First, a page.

A reference guide to Hungarian grammar, designed with English-speakers in mind

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How to use a Hungarian dictionary


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This page will tell you how to use an English-Hungarian dictionary. It's not as easy as it sounds, so do take a moment to read this page. There are some important differences from, say, an English-French dictionary.

Noun case helpers for verbs and adverbs

Whenever a verb can take a "helper" object, the dictionary will often give information about which noun case the helper object must be placed into.

For example, in English we might say to trust somebody whereas in Hungarian they say bízni valakiben to trust in somebody

For another example, in English we might say to think about/of something whereas in Hungarian they say gondol valamire to think "onto" something

In full sentences these would be:

  • bízok Ágiban I trust Ági
  • gondolsz Danielre? do you think about Daniel?
  • gondolsz arra? do you think about that?

These cases are expressed in the dictionary in a 4-step process:

  1. abbreviating valami and valaki to vmi and vki respectively
  2. taking one of the characteristic endings (in these examples, one of -ban/ben and -ra/re respectively) (which to choose? see here)
  3. combing the above two into such acronyms as vkiben and vmire respectively
  4. Placing this abbreviation somewhere behine the main verb, often in square brackets.

Here are some examples:

  • bízni [vkiben] trust somebody
  • szomjazik [vmire] thirst, crave something
  • riaszt [vkit] frighten somebody
  • gondol [vmire] think about something
  • megmenekül [vmitől] flee from something figurative
  • szemben [vmivel] opposite, facing something (adverb)

Sometimes we see two helpers or helpers that are not noun cases (rather adverbs):

  • tulajdonít [vmit vkinek] attribute/assign something to somebody
  • megmenekül [vhonnan] flee from somewhere (adverb helper)

Which ending to choose?

Note that when the dictionary writes [vkiben], they have obviously chosen one of the two endings from the inessive case. They chose ben. Why did they do so?

The dictionary will usually choose whichever ending is used to make prepositional pronouns.

Since prepositional pronouns like benned, bennetek etc are formed using the front-vowel version, so do the dictionaries use this version too for -ban/ban helpers.

Of course we still apply vowel harmony as normal:
the dictionary might say bízik [vkiben], we still say bízik Ágiban because Ági is a back-vowel word.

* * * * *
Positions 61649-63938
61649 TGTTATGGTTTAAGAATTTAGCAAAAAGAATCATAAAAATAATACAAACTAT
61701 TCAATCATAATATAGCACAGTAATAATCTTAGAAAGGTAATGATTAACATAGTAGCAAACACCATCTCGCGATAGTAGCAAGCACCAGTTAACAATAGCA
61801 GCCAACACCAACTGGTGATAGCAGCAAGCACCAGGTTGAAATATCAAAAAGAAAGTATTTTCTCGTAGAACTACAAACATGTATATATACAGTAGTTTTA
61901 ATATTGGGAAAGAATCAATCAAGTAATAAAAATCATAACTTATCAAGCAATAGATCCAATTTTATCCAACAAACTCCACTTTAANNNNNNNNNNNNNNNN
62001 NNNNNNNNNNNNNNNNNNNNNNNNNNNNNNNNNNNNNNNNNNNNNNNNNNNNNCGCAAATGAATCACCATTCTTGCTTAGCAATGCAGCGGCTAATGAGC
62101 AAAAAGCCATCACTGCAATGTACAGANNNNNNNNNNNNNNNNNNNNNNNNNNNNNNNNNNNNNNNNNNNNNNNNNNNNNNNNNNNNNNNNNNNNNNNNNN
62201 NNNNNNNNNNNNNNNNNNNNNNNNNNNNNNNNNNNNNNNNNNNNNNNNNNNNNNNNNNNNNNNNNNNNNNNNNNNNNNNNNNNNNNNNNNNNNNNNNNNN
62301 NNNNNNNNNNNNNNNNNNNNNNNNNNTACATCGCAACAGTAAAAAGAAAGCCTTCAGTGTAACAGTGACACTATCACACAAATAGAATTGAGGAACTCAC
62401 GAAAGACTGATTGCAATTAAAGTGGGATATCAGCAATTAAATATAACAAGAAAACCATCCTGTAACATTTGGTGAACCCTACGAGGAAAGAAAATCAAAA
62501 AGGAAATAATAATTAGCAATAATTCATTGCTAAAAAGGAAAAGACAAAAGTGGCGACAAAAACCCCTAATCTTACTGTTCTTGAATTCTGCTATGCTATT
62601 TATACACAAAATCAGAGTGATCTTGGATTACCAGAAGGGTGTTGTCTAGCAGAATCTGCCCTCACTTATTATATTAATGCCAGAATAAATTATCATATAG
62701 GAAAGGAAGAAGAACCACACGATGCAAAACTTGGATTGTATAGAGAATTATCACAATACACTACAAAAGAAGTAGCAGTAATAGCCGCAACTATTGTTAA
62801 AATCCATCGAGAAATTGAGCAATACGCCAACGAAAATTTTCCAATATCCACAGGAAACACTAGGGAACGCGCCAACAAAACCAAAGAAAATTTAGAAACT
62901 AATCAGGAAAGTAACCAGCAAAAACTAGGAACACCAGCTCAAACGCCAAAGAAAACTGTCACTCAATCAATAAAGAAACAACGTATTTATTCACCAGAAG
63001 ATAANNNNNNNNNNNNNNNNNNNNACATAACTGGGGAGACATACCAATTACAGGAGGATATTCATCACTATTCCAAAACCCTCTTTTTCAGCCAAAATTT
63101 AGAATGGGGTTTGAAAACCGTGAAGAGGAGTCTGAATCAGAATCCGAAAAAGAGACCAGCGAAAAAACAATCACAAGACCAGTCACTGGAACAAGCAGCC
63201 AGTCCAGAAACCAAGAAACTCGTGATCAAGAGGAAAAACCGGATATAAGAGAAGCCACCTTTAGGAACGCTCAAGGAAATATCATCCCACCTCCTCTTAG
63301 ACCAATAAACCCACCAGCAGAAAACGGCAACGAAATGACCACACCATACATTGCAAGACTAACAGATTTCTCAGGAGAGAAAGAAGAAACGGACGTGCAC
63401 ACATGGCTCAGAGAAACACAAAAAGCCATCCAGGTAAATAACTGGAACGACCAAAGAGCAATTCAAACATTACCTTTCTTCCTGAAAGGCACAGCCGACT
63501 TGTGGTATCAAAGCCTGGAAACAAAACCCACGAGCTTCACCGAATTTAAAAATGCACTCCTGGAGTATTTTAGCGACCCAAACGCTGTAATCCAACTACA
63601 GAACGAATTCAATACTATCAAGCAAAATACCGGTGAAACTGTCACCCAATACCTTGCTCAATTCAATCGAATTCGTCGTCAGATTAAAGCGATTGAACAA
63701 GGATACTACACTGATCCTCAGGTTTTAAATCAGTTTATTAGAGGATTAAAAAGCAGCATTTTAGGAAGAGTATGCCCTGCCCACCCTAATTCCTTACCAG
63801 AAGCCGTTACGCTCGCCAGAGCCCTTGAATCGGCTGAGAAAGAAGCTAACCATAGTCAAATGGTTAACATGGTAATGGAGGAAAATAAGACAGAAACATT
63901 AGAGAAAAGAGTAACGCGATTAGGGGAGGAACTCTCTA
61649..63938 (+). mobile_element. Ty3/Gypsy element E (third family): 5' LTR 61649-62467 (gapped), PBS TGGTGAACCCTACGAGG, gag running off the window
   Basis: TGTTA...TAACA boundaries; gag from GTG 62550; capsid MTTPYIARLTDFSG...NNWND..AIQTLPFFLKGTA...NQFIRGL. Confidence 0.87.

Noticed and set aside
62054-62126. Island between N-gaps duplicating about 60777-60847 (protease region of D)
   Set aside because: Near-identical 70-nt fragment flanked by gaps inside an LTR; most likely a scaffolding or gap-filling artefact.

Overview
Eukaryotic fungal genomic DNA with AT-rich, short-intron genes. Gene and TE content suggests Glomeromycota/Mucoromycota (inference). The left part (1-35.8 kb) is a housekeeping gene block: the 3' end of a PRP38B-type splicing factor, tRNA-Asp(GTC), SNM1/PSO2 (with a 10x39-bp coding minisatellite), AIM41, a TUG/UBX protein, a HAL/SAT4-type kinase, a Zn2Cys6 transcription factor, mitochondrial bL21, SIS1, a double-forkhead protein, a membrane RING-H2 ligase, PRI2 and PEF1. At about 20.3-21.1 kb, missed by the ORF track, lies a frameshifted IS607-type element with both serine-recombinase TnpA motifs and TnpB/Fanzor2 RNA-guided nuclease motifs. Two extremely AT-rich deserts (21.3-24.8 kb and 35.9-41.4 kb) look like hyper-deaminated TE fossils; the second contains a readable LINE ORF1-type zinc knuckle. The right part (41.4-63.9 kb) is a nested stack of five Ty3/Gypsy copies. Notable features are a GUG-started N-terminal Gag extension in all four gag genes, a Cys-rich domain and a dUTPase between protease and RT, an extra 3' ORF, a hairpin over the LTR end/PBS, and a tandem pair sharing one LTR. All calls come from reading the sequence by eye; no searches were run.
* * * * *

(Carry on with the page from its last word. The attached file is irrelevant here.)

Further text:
Direct objects for transitive verbs

Verbs that (may or must) take a direct object, i.e. transitive verbs, must have their direct object placed into the accusative case. Often the dictionary will not bother to write [vmit] because it's obvious that a transitive verb must have its object in the accusative case.

The only time you will see [vmit] is when the usage differs between English and Hungarian.

Third-person verbs and -ik verbs

All verbs will be given in their third person singular form (he/she).

All -ik verbs will be given with their -ik ending still intact. Some dictionaries will use a bar to separate the stem from the -ik:

  • lak|ik reside
  • lakik reside

Fleeting and low vowel

Some words will contain fleeting or low vowels. These words may be indicated as such in the dictionary. [Rounds/Sólyom] mark them with flags, Whitney spells out the full examples.

Rounds/Sólyom mark ház as: ház (lv) house

Cases of nouns

Some glossaries, though very few dictionaries, will give three pieces of information for each noun: the third person singular possessor, the plural, and the accusative. This is simply to take away the guesswork about whether it should be háza or házja, etc.

Whitney marks ház house as:
ház - a - at - ak
which means
ház house - háza his house - házat house (accusative) - házak houses

Where there is a significant change, where the stem itself changes, such as pohár glass (where the last vowel loses length), this will be spelled-out: pohár - pohara - poharat - poharak

Conjugations of verbs

Some glossaries, though very few dictionaries, will give three pieces of information for each verb: the infinitive, the passed tense first person singular indefinite, and the passed tense third person singular indefinite. This shows use, respectively, where it should be -ni or -ani , whether it's -ottam or just -tam, and whether it's -ott or just -t.

Whitney marks fogyaszt consume as:
fogyaszt - ani - ottam - ott
which means
fogyaszt consume - fogyasztani to consume - fogyasztottam I consumed - fogyasztott he consumed

Where there is a significant change, where the stem itself changes, such as érez feel (where the last vowel may be dropped), this will be spelled-out: érez - ni - tem - érzett

TIP: Learn the words with their helpers!

It is crucial that you do not only memorise a word, but its helpers too!

When trying to learn a new word, learn it with its little friends. Do not teach yourself
bízni to trust (infinitive)
but
bíz|ik vkiben trust somebody.

This is where Before You Know It fails: it teaches the raw infinitives, which are very unhelpful.


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